23 The sun had risen over the earth when Lot arrived in Zoar, 24 and the Lord rained down sulfur upon Sodom and Gomorrah, fire from the Lord out of heaven. 25 He overthrew[ba] those cities and the whole Plain, together with the inhabitants of the cities and the produce of the soil. 26 But Lot’s wife looked back, and she was turned into a pillar of salt.

27 The next morning Abraham hurried to the place where he had stood before the Lord. 28 As he looked down toward Sodom and Gomorrah and the whole region of the Plain,[bb] he saw smoke over the land rising like the smoke from a kiln.

29 When God destroyed the cities of the Plain, he remembered Abraham and sent Lot away from the upheaval that occurred when God overthrew the cities where Lot had been living.

Moabites and Ammonites.[bc] 30 Since Lot was afraid to stay in Zoar, he and his two daughters went up from Zoar and settled in the hill country, where he lived with his two daughters in a cave. 31 The firstborn said to the younger: “Our father is getting old, and there is not a man in the land to have intercourse with us as is the custom everywhere. 32 Come, let us ply our father with wine and then lie with him, that we may ensure posterity by our father.” 33 So that night they plied their father with wine, and the firstborn went in and lay with her father; but he was not aware of her lying down or getting up. 34 The next day the firstborn said to the younger: “Last night I lay with my father. Let us ply him with wine again tonight, and then you go in and lie with him, that we may ensure posterity by our father.” 35 So that night, too, they plied their father with wine, and then the younger one went in and lay with him; but he was not aware of her lying down or getting up.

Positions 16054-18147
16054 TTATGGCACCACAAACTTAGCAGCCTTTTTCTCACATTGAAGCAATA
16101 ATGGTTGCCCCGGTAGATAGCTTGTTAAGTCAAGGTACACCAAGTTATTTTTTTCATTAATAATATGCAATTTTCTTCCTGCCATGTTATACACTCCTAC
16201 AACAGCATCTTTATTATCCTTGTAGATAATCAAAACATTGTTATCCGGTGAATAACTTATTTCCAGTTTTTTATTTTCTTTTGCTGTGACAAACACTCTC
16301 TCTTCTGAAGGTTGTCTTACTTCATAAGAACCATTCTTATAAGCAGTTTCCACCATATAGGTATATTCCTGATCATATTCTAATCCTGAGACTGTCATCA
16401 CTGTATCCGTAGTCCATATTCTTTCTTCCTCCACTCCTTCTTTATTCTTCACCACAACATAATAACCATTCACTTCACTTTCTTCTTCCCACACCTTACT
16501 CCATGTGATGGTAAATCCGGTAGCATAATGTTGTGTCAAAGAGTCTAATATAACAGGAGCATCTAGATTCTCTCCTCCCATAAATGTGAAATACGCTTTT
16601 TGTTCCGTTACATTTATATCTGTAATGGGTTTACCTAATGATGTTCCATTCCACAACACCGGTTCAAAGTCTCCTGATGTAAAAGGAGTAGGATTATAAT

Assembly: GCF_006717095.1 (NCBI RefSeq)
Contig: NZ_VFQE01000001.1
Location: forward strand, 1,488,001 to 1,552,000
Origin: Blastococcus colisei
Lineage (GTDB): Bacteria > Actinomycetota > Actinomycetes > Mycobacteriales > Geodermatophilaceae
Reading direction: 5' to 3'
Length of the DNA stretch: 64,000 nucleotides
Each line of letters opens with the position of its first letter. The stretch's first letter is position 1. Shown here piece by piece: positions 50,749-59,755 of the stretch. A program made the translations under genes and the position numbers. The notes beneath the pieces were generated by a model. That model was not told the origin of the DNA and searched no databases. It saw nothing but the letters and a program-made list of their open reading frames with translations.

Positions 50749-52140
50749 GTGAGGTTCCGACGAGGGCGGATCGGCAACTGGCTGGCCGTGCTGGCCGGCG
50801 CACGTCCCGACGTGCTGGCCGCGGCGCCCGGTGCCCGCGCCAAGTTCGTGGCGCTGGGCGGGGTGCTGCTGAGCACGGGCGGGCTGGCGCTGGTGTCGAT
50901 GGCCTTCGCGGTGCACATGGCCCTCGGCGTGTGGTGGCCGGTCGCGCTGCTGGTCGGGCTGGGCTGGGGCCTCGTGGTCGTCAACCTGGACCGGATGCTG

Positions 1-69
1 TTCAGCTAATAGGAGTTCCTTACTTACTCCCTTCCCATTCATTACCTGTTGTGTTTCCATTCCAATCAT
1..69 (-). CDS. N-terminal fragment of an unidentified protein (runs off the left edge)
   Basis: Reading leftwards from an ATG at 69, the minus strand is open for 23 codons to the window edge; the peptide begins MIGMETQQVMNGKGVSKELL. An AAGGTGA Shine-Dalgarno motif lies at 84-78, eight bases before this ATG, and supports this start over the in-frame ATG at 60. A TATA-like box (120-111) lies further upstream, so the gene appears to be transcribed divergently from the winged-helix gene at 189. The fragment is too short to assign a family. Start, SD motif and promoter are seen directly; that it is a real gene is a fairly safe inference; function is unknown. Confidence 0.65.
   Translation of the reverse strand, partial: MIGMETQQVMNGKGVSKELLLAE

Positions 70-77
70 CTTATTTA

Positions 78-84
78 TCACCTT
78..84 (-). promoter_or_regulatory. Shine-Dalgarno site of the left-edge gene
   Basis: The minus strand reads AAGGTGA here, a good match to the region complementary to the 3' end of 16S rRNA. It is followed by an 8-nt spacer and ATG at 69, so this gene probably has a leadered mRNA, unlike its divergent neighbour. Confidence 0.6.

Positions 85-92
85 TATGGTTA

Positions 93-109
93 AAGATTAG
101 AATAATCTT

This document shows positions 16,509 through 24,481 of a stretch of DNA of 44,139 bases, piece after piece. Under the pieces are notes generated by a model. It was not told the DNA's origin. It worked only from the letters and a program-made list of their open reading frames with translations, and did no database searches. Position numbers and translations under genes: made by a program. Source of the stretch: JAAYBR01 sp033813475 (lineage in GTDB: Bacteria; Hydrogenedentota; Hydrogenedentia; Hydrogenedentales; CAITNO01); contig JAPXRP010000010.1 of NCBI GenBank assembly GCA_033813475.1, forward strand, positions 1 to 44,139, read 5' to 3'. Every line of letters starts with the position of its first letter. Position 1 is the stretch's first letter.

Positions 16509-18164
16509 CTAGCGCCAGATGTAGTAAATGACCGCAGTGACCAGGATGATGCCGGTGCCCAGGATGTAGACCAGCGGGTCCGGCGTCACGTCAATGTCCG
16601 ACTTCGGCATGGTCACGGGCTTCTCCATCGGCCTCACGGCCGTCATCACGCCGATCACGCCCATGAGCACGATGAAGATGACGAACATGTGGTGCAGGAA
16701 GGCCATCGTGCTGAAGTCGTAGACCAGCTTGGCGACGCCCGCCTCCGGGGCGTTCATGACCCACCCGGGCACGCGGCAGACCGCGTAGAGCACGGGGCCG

36 Thus the two daughters of Lot became pregnant by their father. 37 The firstborn gave birth to a son whom she named Moab, saying, “From my father.”[bd] He is the ancestor of the Moabites of today. 38 The younger one, too, gave birth to a son, and she named him Ammon, saying, “The son of my kin.”[be] He is the ancestor of the Ammonites of today.

Chapter 20

Abraham at Gerar.[bf] From there Abraham journeyed on to the region of the Negeb, where he settled between Kadesh and Shur.[bg] While he resided in Gerar as an alien, Abraham said of his wife Sarah, “She is my sister.” So Abimelech, king of Gerar, sent and took Sarah. But God came to Abimelech in a dream one night and said to him: You are about to die because of the woman you have taken, for she has a husband. Abimelech, who had not approached her, said: “O Lord, would you kill an innocent man? Was he not the one who told me, ‘She is my sister’? She herself also stated, ‘He is my brother.’ I acted with pure heart and with clean hands.” [bh]God answered him in the dream: Yes, I know you did it with a pure heart. In fact, it was I who kept you from sinning against me; that is why I did not let you touch her. So now, return the man’s wife so that he may intercede for you, since he is a prophet,[bi] that you may live. If you do not return her, you can be sure that you and all who are yours will die.